Adobe and National Geospatial-Intelligence Agency (NGA) Bridge Gap between Silicon Valley and Washington, DC with Hackathon
More than 60 hackers from as far as Finland assembled in Sunnyvale, CA last weekend to take part in a hackathon organized by the National Geospatial-Intelligence Agency (NGA) and industry sponsors including Adobe. The event provided a forum for NGA to collaborate with several industry partners like Adobe and top talent from the Bay Area and beyond to bring new ideas to government agencies.
Hackers were given access to Amazon Web Service (AWS) Simple Storage Service (S3) bucket which contained disparate data from several sources including the NGA, the National Oceanic and Atmospheric Administration (NOAA) and the Environmental Protection Agency (EPA). Hackers were asked to develop new ways of organizing and exploring geospatial data. From automated systems for detecting changes in vegetation to new ways of updating mapping systems, teams developed applications from the mountains of government data created every day. For 27 hours, 13 teams worked – with only a few breaks for the occasional nerf-gun fight or card game – to bring their ideas to life. Hackers brought sleeping bags, air mattresses, and were provided with cases of Red Bull and other nourishment around the clock to help them get through the long night of coding.
The Grand Prize winners (Maps Actually) developed a new way of identifying missing buildings in the OpenStreetMap by detecting changes on satellite photos, which could have potential applications for GPS providers. For their efforts, the Maps Actually team won a $4,000 prize as well as a trip to Washington, DC to meet with NGA executives and senior tech leaders.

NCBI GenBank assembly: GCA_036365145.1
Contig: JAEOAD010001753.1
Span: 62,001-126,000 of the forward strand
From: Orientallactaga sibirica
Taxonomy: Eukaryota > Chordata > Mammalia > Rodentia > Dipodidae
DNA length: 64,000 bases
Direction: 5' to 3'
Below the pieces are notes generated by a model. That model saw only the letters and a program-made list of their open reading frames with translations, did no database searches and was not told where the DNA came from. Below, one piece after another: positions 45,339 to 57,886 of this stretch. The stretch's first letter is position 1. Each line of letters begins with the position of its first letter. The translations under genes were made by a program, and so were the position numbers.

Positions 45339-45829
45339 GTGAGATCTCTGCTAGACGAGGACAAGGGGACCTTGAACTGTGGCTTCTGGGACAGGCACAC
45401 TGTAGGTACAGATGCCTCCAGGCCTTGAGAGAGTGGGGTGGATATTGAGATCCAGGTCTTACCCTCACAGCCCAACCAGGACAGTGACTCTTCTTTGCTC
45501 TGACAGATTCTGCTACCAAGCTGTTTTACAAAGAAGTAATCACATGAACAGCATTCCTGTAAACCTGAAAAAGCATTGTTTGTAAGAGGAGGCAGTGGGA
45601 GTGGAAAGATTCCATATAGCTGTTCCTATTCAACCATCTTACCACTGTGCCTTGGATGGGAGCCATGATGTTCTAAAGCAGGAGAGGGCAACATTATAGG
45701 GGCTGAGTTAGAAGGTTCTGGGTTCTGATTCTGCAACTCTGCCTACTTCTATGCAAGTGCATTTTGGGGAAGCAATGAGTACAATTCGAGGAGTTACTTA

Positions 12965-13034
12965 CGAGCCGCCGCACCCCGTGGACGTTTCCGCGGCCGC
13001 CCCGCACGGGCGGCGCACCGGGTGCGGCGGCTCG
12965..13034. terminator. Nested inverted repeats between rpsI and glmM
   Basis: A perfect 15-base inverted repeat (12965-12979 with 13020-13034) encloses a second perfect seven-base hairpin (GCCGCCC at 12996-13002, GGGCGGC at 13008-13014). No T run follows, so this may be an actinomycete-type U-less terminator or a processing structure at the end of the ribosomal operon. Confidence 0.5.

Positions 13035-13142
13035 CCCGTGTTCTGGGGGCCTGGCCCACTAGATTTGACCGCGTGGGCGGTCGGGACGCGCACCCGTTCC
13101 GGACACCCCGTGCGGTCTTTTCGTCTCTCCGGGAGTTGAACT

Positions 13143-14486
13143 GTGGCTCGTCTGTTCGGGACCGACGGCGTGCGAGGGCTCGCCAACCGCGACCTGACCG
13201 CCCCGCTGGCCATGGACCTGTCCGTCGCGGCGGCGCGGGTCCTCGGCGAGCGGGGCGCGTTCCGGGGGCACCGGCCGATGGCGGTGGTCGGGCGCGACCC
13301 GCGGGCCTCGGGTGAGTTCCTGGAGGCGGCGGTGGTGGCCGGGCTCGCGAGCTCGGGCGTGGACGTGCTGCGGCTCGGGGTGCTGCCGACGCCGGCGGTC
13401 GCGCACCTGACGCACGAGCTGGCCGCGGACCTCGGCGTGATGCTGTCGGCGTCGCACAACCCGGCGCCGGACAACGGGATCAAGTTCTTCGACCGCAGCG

Other prize winners included a team focused on smart irrigation that used sensor data and geospatial imagery to make irrigation systems more precise and efficient, and a team that developed iOS & Android apps to provide actionable data and information to wildland firefighters. The app pulls existing geospatial data and fire incident reports from 16 public data sources, and shares the information for low bandwidth connections like those used on the ground during wildfires.
Additional hackathons are scheduled for later this year in Chicago and New York to address similar questions of how to best use existing agency data for good. A previous hackathon in Huntsville, Alabama earlier this year led to the development of new emergency response apps for first responders along the Gulf of Mexico.
NGA and Adobe hope events like these will help government agencies discover new ways to use existing data. As more and more agencies look to the private sector for solutions, Adobe will work to bridge the gap between Silicon Valley and Washington, DC to bring good ideas to government.